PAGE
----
Our sensitivity and specificity values in diagnosing pancreatic carcinoma on ultrasound were 81% and 94.6%, respectively. This is quite remarkable, when compared with the findings reported by Admassie et al.(9), who obtained sensitivity and specificity values of 50% and 90%, respectively. The higher sensitivity noted in our study may be due to greater dilatation of the common bile and hepatic ducts (i.e. worse severity), higher resolution of the ultrasound equipment, and the technique of examining patients in the anterior oblique position with the stomach fully distended with water. D’Onofrio et al.(19) reported a sensitivity of 88%, a specificity of 97%, and an accuracy of 96% in their study in which they employed contrast agents to enhance sonographic images.
The sensitivity, specificity, and accuracy of ultrasound in diagnosing gallbladder carcinoma in this study were 80%, 90%, and 94%, respectively. This is lower than the 100% sensitivity level reported by Upadhyaya et al.(17) We attribute this to an additional unrecognized sonographic feature of advanced gallbladder carcinoma that we encountered: non-visualization of the gall bladder along with an echogenic structure casting posterior acoustic shadows adjacent to the porta hepatis. This was initially misdiagnosed as chronic cholecystitis with choledocholithiasis. At surgery, however, the findings were that of advanced infiltrating gallbladder carcinoma, walled off by bowel loops. This sonographic feature had been documented before in a report by Alatise et al.(20), in which patients with gallbladder carcinoma were similarly misdiagnosed at ultrasound as having cholecystitis with cholelithiasis. Gohil et al.(21) had earlier alluded to this possibility, noting that cholelithiasis and cholecystitis were close differentials of gallbladder carcinoma.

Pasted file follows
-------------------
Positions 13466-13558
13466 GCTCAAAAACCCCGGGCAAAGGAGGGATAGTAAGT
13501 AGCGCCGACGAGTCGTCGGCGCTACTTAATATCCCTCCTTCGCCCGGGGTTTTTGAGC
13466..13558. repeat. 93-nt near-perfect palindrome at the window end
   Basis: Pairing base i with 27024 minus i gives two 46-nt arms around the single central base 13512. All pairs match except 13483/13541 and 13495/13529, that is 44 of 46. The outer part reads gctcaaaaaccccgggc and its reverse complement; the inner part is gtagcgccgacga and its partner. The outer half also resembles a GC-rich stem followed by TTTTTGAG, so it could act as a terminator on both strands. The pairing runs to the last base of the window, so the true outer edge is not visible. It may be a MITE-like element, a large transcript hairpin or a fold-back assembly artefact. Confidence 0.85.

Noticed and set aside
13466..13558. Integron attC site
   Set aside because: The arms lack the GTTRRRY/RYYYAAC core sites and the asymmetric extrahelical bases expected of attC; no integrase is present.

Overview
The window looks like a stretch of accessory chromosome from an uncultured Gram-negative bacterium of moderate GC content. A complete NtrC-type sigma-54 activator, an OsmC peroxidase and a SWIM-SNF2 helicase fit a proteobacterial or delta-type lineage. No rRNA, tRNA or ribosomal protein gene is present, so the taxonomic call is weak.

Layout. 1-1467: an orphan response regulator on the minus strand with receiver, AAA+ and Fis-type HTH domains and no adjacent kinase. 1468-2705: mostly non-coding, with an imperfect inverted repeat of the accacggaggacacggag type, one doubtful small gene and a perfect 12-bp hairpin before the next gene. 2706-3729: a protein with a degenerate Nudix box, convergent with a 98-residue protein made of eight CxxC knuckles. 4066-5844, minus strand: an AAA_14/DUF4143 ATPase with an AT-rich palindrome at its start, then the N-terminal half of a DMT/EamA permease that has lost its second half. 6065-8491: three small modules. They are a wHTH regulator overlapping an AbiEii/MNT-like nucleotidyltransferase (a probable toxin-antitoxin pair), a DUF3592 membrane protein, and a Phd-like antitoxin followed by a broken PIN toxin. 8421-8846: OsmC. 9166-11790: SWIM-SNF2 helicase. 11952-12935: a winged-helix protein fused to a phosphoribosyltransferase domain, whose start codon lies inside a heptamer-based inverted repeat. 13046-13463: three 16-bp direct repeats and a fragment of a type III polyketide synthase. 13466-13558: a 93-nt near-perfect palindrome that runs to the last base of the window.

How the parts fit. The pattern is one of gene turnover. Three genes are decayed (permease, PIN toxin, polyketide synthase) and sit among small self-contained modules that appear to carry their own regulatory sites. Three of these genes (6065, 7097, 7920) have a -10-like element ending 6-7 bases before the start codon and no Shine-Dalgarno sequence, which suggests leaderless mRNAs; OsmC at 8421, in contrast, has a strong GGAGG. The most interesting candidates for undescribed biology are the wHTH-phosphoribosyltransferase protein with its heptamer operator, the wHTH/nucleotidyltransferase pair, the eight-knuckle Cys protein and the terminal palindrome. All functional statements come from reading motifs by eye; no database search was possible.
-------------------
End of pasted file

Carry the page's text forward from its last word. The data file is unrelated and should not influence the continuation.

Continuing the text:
The sensitivity, specificity, and accuracy of ultrasound in diagnosing choledocholithiasis were 70.7%, 93.7% and 88.8%, respectively. We obtained a higher level of accuracy than Uphadyaya et al.(17), who recorded the value of 63.1%. Improved resolution of the equipment used in the present study and increased diagnostic efforts to determine the cause of jaundice may account for this difference. In this study, 3 patients presenting with choledocholithiasis had a normal biliary tree – probably because the condition was still early, hence ductal obstruction had not yet occurred. These cases were misdiagnosed as non-obstructive jaundice, similarly to the experiences of Upadhyaya et al.(17)
The sensitivity of ultrasound in diagnosing cholangiocarcinoma in our study was 100%, which is at variance with the study by Robledo et al.(22) reporting that the detection of bile duct cancer varies from 21% to 90%, with the distal common bile duct having the lowest percentage. Both proximal and distal bile duct cancers were encountered in this study, and the sensitivity and accuracy of ultrasonography were not impaired despite this. The higher sensitivity we encountered may be attributable to the fact that all extra-hepatic bile duct masses seen in this study were polypoidal intra-luminal tumors. This was also the finding of Anand et al.(23), who reported an accuracy of 100% for polypoidal intra-luminal tumors, 13% for sclerosing tumors, and 29% for exophytic tumors.
The non-dilatation of the biliary ducts in 5 of our patients probably accounted for the misdiagnosis of 2 cases of cholangitis and 3 cases of choledocholithiasis on ultrasound. They were mistakenly diagnosed as cholecystitis and cholelithiasis, respectively. Sample et al.(24) had a similar experience, reporting that 10% of their patients had non-dilated biliary trees due to sclerosing cholangitis which they misdiagnosed as non-obstructive jaundice. These cases emphasize the point that in the absence of ductal dilatation on ultrasonography, the presence of a clinical history of obstructive jaundice with biochemical findings also indicating an obstructive etiology should prompt further diagnostic investigations using other imaging modalities(25).
In conclusion, ultrasonography is a helpful tool for evaluating patients with features of surgical jaundice in resource-poor settings. It can demonstrate both benign and malignant causes of obstructive jaundice. The most common causes of obstructive jaundice in our study were choledocholithiasis and carcinoma of the head of the pancreas for benign and malignant causes, respectively. The level of sensitivity obtained in the study is quite comparable to that reported in some previous studies for CT, MRCP, PTC, and ERCP(3,15,26,27). We believe that the meticulous, protocol-driven(11,12) use of ultrasound for the diagnosis of obstructive jaundice would further help to improve surgical management.